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Menopausal Mother Nature

News about Climate Change and our Planet


Germany Votes To Shutter Its Last Three Nuclear Plants, Favors Coal Instead

germany nuclear plant

Europe’s climate obsessions have led to an energy crisis, and who would have thought the Germans would choose to make it worse.

That’s what happened last Thursday when the Bundestag voted to shut down the country’s remaining nuclear power plants by the end of the year. [bold, links added]

Lawmakers, mainly from the Social Democratic and Green parties in the ruling coalition, nixed an effort to extend the lives of three nuclear reactors.

Those are the last three standing after former Chancellor Angela Merkel’s decision in 2011 to phase out nuclear power.

Killing them has become an article of faith for Germany’s eco-left even as Ms. Merkel’s center-right Christian Democratic Party (CDU) has thought better of the policy after her retirement. The CDU sponsored the pro-nuclear resolution that was defeated 249-393.

This is the same Germany that’s in the grip of an energy crisis threatening to cripple Europe’s largest economy this winter.

The paramount challenge is replacing energy imports from Russia, which supplied more than half of the natural gas Germany consumed before Vladimir Putin’s invasion of Ukraine.

Berlin is belatedly discovering that dependence on its own unreliable renewable energy and Russia for fossil fuels is a strategic vulnerability.

As if to emphasize the point, Nord Stream 1, Russia’s direct gas pipeline to Germany, shut down for “maintenance” on Monday, or so owner Gazprom says.

Nuclear power, which still accounts for 6% of German electricity, sure would help. The country needs alternative fuels for electricity generation to divert reduced gas supplies to industry. Germany will depend on natural gas for the foreseeable future for industrial uses.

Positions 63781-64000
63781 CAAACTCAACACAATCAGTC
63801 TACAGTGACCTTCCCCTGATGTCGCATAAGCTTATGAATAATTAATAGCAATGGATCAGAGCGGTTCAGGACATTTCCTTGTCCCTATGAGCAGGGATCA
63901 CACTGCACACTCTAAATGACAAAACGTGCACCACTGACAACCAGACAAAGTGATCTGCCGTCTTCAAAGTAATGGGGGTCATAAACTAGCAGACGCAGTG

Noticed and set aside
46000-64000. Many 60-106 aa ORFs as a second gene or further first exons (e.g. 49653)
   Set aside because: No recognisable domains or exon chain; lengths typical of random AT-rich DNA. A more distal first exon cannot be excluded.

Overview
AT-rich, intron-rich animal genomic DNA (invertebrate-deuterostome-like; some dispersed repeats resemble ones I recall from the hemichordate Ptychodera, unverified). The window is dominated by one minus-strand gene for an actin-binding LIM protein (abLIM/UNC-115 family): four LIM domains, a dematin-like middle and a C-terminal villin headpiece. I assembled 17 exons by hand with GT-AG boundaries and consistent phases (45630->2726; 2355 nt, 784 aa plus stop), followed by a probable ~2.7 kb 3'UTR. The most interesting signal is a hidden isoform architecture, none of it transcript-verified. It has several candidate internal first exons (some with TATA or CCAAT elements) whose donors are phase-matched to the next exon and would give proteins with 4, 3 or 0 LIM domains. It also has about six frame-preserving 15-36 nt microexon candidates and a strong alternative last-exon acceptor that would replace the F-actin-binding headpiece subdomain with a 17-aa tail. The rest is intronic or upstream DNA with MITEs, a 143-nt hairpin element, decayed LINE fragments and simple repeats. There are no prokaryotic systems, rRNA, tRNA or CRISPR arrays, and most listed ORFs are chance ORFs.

Economy-and-Climate Minister Robert Habeck and his Green colleagues hope an accelerated build-out of renewables will do the trick, but those only work when the wind is blowing or the sun is shining.

The country also is far behind in building the transmission lines to carry this power from the places with the right weather to the spots with the factories and homes that need power.

Since gas is less available, renewables are less reliable, and nuclear remains undesirable, which leaves coal.

The same environmentalist lawmakers who eschewed nuclear last week gave their blessing to a ramp-up in coal-fired power production.

The hope may be that renewables (and the battery technology to make them suitable for an industrial economy) will develop quickly enough to make this a moot point soon. But that’s only a hope.

It’s more likely that coal will be needed for years as Berlin abandons the nuclear investment and know-how that could have served Germany for years to come.

The big lesson from this year’s energy crisis is that Europe’s vulnerabilities were a choice, not an inevitability. Rather than learning from that mistake, German politicians have chosen to repeat it.

h/t JK

Read more at WSJ

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